Posts Tagged ‘natural history’

Gulf Islands National Park and Reserve

Wednesday, April 19th, 2017

This summer we did a combination marketing/special event photo shoot in Gulf Islands National Park and Reserve near Victoria, B.C. Parks Canada hosted a 2-day BioBlitz at Sidney Spit, and then we spent several days visiting some of the outer islands in the marine park.

Mama, please take my Kodachrome away

Monday, January 3rd, 2011

[by Fritz] Last week online forums were bursting with sentiments about the end of Kodachrome and the shuttering of the last processing facility. Since 2009 Kodak stopped making their signature slide film. Yet, there was still a crush of exposed film arriving for a guy named Dwayne in Parsons, Kansas, before he closed the world’s last Kodachrome processor.

I don’t mourn the passage of Kodachrome and I definitely don’t miss film. However, reading about Kodachrome did send me digging in my archive for a favourite photo from Africa. In the summer of 1989 I was a wide-eyed zoology grad student working in Tanzania’s Serengeti. I had my own Land Rover and was free to explore the national park. Dreamy stuff. One of my most memorable experiences was following a pride of lions and photographing a resplendent male that we later darted and radio-tagged. He was a magnificent animal with a massive face and mane. I recall being struck by the size and weight of his tail, which I could barely circle with my two hands and had trouble lifting. My photos from the Serengeti evoke all kinds of memories: the smell of wildebeest dung, the night sounds of lions, strange encounters with army ants and porcupines. I had a Nikon F3 HP in Africa, and I happened to be shooting with Kodachrome.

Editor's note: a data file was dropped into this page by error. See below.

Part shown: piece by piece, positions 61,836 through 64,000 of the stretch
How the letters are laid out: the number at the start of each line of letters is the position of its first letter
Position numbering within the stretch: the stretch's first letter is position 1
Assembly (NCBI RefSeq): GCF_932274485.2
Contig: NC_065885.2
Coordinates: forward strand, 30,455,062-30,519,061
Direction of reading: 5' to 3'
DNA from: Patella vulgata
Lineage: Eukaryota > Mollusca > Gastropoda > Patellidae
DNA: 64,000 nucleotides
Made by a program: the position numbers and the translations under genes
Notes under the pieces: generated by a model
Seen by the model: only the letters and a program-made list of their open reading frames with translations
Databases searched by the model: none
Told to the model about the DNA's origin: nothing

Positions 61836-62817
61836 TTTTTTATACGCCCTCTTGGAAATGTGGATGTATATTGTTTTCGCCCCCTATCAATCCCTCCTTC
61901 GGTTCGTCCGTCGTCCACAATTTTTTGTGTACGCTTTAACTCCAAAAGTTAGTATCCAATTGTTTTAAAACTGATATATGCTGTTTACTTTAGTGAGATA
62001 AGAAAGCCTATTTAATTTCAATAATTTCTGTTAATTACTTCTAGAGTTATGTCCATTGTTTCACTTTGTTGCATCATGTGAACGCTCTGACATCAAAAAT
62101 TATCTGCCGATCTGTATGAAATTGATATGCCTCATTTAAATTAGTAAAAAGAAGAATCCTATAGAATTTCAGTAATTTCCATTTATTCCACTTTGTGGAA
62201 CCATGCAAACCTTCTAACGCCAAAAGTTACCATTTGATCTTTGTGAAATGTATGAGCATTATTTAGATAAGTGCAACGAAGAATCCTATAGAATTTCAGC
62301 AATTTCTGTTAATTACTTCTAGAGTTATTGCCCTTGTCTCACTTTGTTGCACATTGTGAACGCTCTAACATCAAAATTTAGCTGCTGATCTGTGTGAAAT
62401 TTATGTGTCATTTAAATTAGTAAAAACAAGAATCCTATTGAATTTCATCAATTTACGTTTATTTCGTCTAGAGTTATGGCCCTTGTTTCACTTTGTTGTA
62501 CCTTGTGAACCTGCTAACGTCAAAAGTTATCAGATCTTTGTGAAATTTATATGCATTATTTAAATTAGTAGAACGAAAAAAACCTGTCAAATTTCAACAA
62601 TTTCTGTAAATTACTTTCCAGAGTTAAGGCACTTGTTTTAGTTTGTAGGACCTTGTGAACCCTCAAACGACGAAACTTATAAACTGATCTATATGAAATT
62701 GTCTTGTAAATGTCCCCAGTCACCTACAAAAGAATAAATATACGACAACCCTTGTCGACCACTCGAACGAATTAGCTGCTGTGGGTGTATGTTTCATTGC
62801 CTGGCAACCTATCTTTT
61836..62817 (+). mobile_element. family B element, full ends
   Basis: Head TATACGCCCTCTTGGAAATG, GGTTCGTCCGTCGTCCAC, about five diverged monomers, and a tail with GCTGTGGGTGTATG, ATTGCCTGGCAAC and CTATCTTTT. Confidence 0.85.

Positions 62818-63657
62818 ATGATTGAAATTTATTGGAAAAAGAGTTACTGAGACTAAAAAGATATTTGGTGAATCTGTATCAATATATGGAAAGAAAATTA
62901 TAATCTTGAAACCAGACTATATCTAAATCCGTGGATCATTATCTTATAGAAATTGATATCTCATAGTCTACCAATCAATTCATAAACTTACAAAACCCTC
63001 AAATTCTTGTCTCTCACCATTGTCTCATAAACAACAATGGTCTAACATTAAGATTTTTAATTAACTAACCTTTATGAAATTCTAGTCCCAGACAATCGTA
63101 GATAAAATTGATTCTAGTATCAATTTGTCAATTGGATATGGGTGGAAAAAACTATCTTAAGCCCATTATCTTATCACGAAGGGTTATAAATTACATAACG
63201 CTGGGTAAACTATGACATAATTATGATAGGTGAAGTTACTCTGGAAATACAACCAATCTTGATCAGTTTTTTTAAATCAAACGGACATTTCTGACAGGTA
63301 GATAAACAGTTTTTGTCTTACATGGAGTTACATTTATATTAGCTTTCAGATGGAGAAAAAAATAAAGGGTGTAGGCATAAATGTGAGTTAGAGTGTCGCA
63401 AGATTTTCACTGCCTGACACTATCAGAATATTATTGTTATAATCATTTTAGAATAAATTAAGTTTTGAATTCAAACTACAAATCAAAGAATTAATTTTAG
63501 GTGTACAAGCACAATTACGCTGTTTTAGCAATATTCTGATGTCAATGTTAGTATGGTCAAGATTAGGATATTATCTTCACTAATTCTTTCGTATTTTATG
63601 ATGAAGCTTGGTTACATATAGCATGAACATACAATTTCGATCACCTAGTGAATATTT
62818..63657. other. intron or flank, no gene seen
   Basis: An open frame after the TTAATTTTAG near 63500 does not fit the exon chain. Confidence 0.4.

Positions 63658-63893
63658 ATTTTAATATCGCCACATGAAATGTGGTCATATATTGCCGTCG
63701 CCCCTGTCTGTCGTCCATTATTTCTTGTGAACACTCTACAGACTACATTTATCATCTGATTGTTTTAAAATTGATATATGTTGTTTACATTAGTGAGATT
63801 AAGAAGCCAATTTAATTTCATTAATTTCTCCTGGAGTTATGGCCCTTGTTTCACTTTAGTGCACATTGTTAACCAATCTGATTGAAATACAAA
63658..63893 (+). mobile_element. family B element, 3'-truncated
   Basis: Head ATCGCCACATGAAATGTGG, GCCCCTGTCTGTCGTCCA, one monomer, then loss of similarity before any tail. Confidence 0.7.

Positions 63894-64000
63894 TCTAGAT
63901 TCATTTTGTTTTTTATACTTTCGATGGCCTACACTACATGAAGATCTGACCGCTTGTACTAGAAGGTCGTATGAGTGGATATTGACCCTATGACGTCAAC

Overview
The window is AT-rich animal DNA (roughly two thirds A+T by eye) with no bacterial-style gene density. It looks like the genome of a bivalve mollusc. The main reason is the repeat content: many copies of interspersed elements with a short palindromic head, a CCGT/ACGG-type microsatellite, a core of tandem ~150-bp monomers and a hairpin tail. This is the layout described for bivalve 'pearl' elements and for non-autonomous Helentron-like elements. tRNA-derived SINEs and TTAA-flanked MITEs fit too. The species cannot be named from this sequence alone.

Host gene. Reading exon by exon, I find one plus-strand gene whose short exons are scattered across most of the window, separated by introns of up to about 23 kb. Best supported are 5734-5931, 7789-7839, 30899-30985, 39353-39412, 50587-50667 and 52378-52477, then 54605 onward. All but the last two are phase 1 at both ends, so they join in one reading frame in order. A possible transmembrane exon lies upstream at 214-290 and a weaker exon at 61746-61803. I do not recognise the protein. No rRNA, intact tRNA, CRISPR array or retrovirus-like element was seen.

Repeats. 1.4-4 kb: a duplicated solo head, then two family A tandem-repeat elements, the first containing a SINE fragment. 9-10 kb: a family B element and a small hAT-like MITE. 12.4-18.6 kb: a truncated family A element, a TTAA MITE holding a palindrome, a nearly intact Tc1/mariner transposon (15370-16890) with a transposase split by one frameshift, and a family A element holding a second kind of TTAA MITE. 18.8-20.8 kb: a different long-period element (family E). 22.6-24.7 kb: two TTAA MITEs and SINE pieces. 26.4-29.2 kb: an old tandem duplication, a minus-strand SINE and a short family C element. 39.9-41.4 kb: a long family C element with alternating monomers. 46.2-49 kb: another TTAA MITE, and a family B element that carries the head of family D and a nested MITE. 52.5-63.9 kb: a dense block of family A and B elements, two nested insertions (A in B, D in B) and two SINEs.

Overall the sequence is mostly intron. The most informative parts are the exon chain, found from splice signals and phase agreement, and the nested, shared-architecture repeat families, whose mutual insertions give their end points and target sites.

Lion on the Serengeti.

Are people sentimental about Kodachrome, or are we sentimental about the experiences we photographed? I think we’re sad about the passage of time, and this is also a retrospective time of year. Images evoke memories, and we just happened to capture them on Kodachrome, then Fujichrome, and now the latest CMOS sensors. I think many people who are sentimental about Kodachome never used the stuff in a serious way. Professional photographers don’t seem to be filling online forums with Kodachrome nostalgia. The advantages of today’s professional digital cameras, compared to all of the constraints of the film world, are too numerous to count. We have almost grainless images at ISO 12,000, essentially unlimited number of frames, and instant feedback so we can learn from our mistakes as we go. We don’t have to worry about film damage or storage and can almost instantaneously distribute images to anyone anywhere through the Internet. Stills cameras make movies and movie cameras make stills. And we can emulate the look of Kodachrome with a few simple moves in Photoshop or the latest iPhone app. Why hang on to Kodachrome?